It is estimated that over 2, 000 of these machines have been deployed in Afghanistan and Iraq.

<b>LEGGED SQUAD SUPPORT SYSTEM (LS3) <br></b><br><br>It has a freaky gait, but it's hard not to marvel at the level of engineering that went into creating the LS3 (Legged Squad Support System). This robot, built by Boston Dynamics, is designed to help troops carry heavy equipment from one place to the other during wartime. <br>Each LS3 can carry up to 180kgs of gear and enough fuel for a 30-km mission lasting 24 hours. <br>The automaton can follow its leader using computer vision, and it can navigate to designated locations using terrain sensing and GPS. What makes the LS3 absolutely fantastic, however, is that it's as sure-footed as a mountain goat: running at 6kmph;climbing slopes up to 35 degrees;maintaining its balance even when pushed and kicked, and even when it's walking across rubble, muddy hiking trails, or on something as slippery as ice. And if it should tip over for some reason, the LS3 can automatically stand up and carry on. <br>This hound has been in field testing since 2012, and will probably make its real-world debut next year.

War machines

Savio D'souza | June 8, 2013


LEGGED SQUAD SUPPORT SYSTEM (LS3)


It has a freaky gait, but it's hard not to marvel at the level of engineering that went into creating the LS3 (Legged Squad Support System). This robot, built by Boston Dynamics, is designed to help troops carry heavy equipment from one place to the other during wartime.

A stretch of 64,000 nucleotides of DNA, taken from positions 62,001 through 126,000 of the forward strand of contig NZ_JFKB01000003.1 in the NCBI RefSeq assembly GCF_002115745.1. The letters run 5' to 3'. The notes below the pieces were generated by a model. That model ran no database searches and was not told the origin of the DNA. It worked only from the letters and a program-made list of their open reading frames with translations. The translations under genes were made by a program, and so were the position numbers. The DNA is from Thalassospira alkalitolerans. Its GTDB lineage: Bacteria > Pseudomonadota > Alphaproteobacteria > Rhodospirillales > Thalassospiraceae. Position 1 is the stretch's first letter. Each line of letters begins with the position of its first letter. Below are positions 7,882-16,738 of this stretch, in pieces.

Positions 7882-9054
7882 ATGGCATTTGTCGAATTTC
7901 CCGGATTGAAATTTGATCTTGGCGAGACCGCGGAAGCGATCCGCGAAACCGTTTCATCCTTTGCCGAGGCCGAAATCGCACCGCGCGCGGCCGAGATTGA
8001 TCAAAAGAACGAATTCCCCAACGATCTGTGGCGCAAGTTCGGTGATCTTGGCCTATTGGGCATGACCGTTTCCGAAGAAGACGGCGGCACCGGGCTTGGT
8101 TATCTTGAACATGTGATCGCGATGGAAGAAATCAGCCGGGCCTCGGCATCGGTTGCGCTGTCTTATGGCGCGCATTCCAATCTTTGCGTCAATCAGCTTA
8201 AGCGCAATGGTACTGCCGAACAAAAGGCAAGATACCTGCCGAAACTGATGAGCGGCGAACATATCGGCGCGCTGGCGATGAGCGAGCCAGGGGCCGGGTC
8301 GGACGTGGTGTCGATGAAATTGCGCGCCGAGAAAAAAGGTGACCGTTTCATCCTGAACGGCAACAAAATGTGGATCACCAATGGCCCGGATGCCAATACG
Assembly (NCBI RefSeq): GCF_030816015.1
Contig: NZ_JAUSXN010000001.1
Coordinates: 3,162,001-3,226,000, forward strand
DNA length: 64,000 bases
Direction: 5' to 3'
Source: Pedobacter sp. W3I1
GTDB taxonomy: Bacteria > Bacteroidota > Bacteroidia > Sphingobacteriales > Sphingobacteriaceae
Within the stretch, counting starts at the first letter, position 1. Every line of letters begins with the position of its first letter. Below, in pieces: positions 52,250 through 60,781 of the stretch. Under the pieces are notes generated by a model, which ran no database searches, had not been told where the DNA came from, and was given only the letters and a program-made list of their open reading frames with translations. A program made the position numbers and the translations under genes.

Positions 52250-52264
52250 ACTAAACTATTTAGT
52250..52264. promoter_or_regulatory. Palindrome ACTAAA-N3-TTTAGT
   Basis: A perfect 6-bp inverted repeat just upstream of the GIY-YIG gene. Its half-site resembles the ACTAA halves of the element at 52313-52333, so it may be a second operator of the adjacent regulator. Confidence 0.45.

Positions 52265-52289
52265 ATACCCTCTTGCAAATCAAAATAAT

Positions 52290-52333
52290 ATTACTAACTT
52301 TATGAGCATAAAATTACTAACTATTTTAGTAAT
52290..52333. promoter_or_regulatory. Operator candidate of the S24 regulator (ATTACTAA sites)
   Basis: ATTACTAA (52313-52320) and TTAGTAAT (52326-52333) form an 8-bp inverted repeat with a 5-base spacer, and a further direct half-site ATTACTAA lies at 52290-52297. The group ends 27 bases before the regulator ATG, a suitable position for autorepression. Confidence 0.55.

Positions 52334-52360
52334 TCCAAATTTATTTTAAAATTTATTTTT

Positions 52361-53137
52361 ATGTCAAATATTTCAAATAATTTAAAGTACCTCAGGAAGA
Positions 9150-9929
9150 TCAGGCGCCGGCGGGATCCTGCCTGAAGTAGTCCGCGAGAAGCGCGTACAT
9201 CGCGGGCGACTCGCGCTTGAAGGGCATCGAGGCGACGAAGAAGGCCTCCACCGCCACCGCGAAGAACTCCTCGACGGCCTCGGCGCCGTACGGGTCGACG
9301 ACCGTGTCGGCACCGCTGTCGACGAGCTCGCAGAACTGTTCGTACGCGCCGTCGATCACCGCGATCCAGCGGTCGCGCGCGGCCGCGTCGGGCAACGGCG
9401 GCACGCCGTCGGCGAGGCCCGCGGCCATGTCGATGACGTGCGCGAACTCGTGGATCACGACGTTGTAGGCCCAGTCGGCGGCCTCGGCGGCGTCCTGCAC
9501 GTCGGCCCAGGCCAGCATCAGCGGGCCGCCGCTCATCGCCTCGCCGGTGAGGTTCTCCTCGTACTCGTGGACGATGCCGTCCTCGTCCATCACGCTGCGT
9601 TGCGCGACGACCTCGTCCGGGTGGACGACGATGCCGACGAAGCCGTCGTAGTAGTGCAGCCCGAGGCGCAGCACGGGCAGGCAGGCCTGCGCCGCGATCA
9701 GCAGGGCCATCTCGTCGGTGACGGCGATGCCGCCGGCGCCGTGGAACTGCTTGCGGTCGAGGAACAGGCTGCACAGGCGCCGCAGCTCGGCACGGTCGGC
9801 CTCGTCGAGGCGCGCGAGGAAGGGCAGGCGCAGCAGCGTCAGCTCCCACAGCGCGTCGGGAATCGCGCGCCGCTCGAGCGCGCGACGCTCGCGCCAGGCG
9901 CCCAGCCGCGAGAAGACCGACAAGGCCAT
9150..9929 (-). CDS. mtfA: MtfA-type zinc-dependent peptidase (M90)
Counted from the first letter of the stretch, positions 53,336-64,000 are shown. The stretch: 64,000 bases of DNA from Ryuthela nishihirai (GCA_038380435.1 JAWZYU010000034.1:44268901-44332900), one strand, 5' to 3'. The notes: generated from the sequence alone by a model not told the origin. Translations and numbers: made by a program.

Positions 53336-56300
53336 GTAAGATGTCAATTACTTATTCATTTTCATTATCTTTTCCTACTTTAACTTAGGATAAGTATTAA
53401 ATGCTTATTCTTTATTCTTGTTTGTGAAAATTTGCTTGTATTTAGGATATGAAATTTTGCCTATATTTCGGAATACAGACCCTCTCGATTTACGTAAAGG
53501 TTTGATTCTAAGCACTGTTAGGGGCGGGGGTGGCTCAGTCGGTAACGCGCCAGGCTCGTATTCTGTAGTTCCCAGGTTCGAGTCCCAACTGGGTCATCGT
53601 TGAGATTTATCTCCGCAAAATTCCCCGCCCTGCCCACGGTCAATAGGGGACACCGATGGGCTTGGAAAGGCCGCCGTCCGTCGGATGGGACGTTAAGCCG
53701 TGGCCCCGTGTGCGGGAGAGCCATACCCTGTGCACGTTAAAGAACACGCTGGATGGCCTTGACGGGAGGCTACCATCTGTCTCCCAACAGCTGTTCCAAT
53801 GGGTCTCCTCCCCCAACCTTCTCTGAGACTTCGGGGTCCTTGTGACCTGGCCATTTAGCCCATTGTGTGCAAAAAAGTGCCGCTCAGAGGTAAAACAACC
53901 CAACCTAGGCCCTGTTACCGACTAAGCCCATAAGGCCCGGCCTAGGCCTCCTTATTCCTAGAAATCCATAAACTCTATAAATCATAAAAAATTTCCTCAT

Each LS3 can carry up to 180kgs of gear and enough fuel for a 30-km mission lasting 24 hours.
The automaton can follow its leader using computer vision, and it can navigate to designated locations using terrain sensing and GPS. What makes the LS3 absolutely fantastic, however, is that it's as sure-footed as a mountain goat: running at 6kmph;climbing slopes up to 35 degrees;maintaining its balance even when pushed and kicked, and even when it's walking across rubble, muddy hiking trails, or on something as slippery as ice. And if it should tip over for some reason, the LS3 can automatically stand up and carry on.
This hound has been in field testing since 2012, and will probably make its real-world debut next year.